Various nonlinear programming methods are used at searching the extremum. Calculated data values and state variables are generated through numerical solution of the mathematical model differential equations with applying the Runge-Kutta method or LSODA method [21,22].

Results and Discussion

Modeling the process of epoxy resin modification with 1,4-butanediol

Modification of epoxy resins with butanediol-1,4 alcohol is chemical process that has been discussed and verified with the proposed approach. Modification is a powerful instrument for expanding the functionality and improving physical and mechanical characteristics of final polymers or polymer coatings [17,18]. Kinetic study of modification reactions of chlorine containing epoxy resins was done with the use of heat flux calorimetry. C80 Calvet calorimeter (SETARAM Instrumentation) was applied. Heat generation rate curves were taken as experimental responses together with the analysis result data in final points. The following kinetic scheme has been proposed for the modification process [21]:

(5)

The process mathematical model has been developed on base of a kinetic study in the form of the following system of differential equations:

(6)

Where:

Ci /kmolm-3 – concentrations of all components of the reaction mixture except for concentration epoxy groups;

СEPO/kmolm-3 – Epoxy groups concentration in the reaction phase;

Vr/m3 – Volume of reaction phase;

VEPO/m3 – Volume of epoxy resin in the reactor;

Jm/kmol·m-3 – Mole flow of epoxy groups in the reaction phase;

v/m3·s-1 – Volume flow in the reaction phase;

ddr,0/m – Drop volume of dissolving phase at initial time moment;

dEPO/kmol·m-3 – Mole density of an epoxy group.

All generated heat is distributed uniformly between the phases and heat exchange is not taken into account. ReactOp Cascade 3.20 program package was used for solving the inverse kinetic task [22,23]. Comparison of experimental data and modeling results is presented in Figures 2a and 2b.

chemical-technology-applications-experimental-data

Figure 2A: Comparison of experimental data and modeling results at various initial conditions:
Molar ratio “epoxy group - butanediol-1,4”: 1:1.0; Catalyst concentration (NaOH): ~0.10-0.12% mass.
Linear heating mode:
85-165°С; β=0.50°С/min
(O12-8t, 0.10% NaOH)
75-165°С; β=0.30°С/min
(O12-10t, 0.12% NaOH)
Isothermal mode:
128°С - (O12-11t, 0.12% NaOH);
(O12-11Х, 0% NaOH)
118°С - (O12-12t, 0.13% NaOH)

chemical-technology-applications-Catalyst-concentration

Figure 2B: Comparison of experimental data and modeling results at various initial conditions:
Molar ratio “epoxy- group - butane diol-1.4”: 1:1.0;
Catalyst concentration (alcoholate NaO-R-OH): ~0.34-0.38% mass (corresponds to ~0.10-0.12% mass NaOH)
Isothermal mode:
138°С - (O12-14AA, 0.34% NaO-R-OH)
128°С - (O12-11AA, 0.34% NaO-R-OH); (O12-11Х, 0% NaO-R-OH)
118°С - (O12-12AA, 0.38% NaO-R-OH): (O12-12Z, 0% NaO-R-OH)

Optimization of the epoxy resin modification process

An optimal temperature profile for the chosen chemical reactor should provide a maximal concentration of the final product (modified epoxy groups) at the end of the process. Temperatures of heat exchange facilities (temperatures of cooling water and heating steam) were chosen as control actions. These control actions should provide an implementation of the optimal temperature profile with taking into account the disturbances. The values of optimal control actions in the control loop, calculated with the mathematical model in block ComD are given in Figures 3a and 3b. These control actions are transferred to the controller unit. The proposed control scheme is given in Figure 4.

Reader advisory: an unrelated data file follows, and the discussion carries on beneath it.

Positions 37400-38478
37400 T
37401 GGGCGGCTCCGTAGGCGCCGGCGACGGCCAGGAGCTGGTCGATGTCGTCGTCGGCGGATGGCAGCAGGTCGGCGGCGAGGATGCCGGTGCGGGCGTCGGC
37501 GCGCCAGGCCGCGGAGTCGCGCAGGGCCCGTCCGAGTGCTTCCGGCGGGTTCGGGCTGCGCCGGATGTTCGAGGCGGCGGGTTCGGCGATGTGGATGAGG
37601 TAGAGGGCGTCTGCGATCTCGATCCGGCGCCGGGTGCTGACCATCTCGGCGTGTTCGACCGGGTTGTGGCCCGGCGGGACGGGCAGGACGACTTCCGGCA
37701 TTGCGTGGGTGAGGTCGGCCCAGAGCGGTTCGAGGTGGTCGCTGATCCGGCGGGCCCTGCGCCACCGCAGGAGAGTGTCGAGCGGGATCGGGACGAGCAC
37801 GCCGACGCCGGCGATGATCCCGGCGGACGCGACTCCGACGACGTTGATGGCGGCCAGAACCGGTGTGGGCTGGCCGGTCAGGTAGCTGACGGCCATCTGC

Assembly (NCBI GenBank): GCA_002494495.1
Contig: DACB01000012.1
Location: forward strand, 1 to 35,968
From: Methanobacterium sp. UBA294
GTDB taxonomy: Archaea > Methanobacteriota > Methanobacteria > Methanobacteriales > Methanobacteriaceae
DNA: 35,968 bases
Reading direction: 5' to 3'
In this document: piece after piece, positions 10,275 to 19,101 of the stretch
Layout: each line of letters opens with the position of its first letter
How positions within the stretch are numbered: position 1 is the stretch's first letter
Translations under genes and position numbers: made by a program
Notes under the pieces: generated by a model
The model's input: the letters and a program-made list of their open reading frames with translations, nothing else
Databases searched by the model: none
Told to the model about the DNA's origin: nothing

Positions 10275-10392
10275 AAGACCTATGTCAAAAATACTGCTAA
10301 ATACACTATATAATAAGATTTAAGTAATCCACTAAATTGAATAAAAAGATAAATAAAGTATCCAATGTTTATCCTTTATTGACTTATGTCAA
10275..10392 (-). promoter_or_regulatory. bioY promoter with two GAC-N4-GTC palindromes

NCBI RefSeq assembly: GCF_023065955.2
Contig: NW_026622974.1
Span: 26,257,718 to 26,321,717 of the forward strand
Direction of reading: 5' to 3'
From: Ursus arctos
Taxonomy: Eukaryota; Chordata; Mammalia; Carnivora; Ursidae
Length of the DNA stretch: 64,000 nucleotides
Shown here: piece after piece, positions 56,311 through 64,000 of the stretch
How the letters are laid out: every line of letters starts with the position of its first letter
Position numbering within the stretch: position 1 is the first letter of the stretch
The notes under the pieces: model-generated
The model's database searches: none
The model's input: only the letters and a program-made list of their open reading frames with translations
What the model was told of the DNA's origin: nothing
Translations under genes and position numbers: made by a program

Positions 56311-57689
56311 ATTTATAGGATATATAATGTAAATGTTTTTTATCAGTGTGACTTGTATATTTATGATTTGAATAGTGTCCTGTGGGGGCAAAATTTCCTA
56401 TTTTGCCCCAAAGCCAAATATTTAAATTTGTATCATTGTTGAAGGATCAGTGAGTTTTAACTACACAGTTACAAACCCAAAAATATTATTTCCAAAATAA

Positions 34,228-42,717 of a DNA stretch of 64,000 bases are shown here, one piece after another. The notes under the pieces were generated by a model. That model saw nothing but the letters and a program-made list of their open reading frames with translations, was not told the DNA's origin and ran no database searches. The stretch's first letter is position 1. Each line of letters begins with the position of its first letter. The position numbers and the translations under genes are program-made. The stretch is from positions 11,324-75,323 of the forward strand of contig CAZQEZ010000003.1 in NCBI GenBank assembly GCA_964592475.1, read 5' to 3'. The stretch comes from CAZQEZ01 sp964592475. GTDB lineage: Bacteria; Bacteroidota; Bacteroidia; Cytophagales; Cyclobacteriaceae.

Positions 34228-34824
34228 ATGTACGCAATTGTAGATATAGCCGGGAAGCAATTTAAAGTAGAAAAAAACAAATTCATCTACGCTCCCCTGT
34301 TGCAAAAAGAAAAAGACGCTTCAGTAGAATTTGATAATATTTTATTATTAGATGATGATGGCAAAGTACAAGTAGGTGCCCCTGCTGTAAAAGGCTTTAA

chemical-technology-applications-Optimal-control-actions

Figure 3A: Optimal control actions for the process of epoxy resin modification in the chosen stirred batch reactor as a function of time.
1-Temperature of the jacket (saturated steam);
2- Temperature of the coil heat exchanger (cooling water).

chemical-technology-applications-Optimal-control-actions

Figure 3B: Simulated heat generation and component concentration values under the process optimal control actions as a function of time.
1- Q/kj·g-1 – Total heat generation (Proportional to concentration of the final product);
2- HO–R–OH/kmol·m-3 – Butanediol-1,4 concentration;
3- Na+/kmol·m-3 - Sodium ion concentration;
4- EPO/kmol·m-3 - Epoxy group concentration.

chemical-technology-applications-epoxy-resins-modification

Figure 4. Optimal control scheme for the process of epoxy resins modification with butanediol-1,4 in a stirred batch reactor. Vrm – Modification reactor; Vst – Input of heating steam in the jacket; Vdist – Output of distillate from the jacket; Vincw – Input of cooling water into the coil; Voutcw – Output of cooling water from the coil; PID №1 – Temperature regulator in the steam jacket; PID №2 – Temperature regulator in the cooling coil; PLK – Programmed Logic Controller.

Conclusions

1. Analysis of the control problem for a complicated technological process with a considerable heat generation/consumption has been carried out.

2. An experimental technique based upon heat flux calorimetry and kinetic modeling has been proposed to develop a detailed mathematical model with high predictive ability for a real technological process.

3. Optimal process conditions for the discussed technological process of epoxy resins modification have been established with the developed mathematical model that includes chemical reaction mechanism, reactor hydrodynamics, heat and mass transfer phenomena. The proposed approach has been applied for solving the optimal control task for this industrial process with taking into account the acting disturbances – on the base of the detailed mathematical model developed through experimental study and kinetic modeling.

References